After downloading and verifying the authenticity of the source code tarball, the tarball will need to be unzipped and untarred to complete the next steps.  A command line that will do this is:

$ gunzip –c stunnel-4.55.tar.gz | tar xvf –

The file will be decompressed to stdout and the tar command will use the stream from stdin and separate the files from the tarball.

Configuring and Compiling the stunnel program

After the source code has been extracted from the compressed tarball, the source code and necessary build files will need to be prepared for the hardware platform and operating system.  This is also the opportunity to activate some of the non-default features of the resulting binaries.

To prevent other systems from connecting to the stunnel server, tcp-wrapper can be used to limit the access.  Stunnel has the ability to use the tcp-wrapper model if it is enabled when the binaries are built. To enable this option the configure command must be run with the switch –with-tcp-wrappers.

The configure command that was used is:

$ cd stunnel-4.55
$ ./configure –with-tcp-wrappers
checking for a BSD-compatible install… /usr/bin/install -c
checking whether build environment is sane… yes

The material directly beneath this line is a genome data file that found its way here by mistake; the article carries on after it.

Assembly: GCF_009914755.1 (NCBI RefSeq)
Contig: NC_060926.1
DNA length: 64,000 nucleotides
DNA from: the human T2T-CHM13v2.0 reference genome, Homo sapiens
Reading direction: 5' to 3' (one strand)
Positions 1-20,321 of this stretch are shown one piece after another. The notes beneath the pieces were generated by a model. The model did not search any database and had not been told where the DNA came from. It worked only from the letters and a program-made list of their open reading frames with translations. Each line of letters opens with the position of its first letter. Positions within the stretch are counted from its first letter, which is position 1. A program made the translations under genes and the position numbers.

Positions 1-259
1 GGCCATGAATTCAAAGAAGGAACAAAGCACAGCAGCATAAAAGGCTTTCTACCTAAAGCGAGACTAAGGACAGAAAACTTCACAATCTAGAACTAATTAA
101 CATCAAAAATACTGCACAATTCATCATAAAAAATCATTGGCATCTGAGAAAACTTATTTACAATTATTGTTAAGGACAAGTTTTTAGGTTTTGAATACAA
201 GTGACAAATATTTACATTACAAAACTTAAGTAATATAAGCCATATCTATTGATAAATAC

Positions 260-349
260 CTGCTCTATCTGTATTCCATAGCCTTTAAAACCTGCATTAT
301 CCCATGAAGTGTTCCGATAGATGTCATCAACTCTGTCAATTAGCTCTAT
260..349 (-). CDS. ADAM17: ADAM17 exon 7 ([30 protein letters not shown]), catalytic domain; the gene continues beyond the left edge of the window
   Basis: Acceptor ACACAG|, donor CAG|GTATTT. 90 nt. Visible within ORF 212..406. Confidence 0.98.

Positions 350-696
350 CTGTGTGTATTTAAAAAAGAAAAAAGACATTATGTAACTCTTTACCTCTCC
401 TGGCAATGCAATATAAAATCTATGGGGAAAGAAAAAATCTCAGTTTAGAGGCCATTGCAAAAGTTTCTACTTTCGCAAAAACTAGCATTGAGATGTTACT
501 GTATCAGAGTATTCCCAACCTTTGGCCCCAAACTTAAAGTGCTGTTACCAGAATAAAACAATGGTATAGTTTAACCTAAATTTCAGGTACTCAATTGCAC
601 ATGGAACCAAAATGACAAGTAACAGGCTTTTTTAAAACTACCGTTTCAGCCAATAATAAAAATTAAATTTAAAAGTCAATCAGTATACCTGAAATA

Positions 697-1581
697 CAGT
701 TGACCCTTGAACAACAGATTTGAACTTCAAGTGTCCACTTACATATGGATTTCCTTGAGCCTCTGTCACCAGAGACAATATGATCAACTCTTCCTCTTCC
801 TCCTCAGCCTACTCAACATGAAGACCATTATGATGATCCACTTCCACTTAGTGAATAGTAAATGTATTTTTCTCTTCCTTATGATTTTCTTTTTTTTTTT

checking whether make sets $(MAKE)… yes
.
.
.
config.status: creating doc/Makefile
config.status: creating tools/Makefile
config.status: creating tools/stunnel.conf-sample
config.status: creating tools/stunnel.init
$

After the build environment has been created, use the “make” command to build the binary files and the SSL certificate.  The certificate will be necessary if stunnel will be used in server mode, but to use it client mode it will not be used.  Even though it does not need the certificate the stunnel program will not start if it does not have a valid certificate.

$ make
Making all in src
make[1]: Entering directory `./../stunnel-4.05/src’
/bin/sh ../libtool –mode=compile gcc -DPACKAGE_NAME=\”stunnel\” -DPACKAGE_TARNAME=\”stunnel\” -DPACKAGE_VERSION=\”4.05\” –
.
.
.
Making all in tools
make[1]: Entering directory `./../stunnel-4.05/tools’
if test -r “/dev/urandom”; \
then dd if=”/dev/urandom” of=stunnel.rnd bs=256 count=1; \
RND=”-rand stunnel.rnd”; \
else RND=””; fi; \
/usr/bin/openssl req -new -x509 -days 365 -nodes $RND \
-config ./stunnel.cnf -out stunnel.pem -keyout stunnel.pem; \
test 0 -eq 0 || /usr/bin/openssl gendh $RND 512 >> stunnel.pem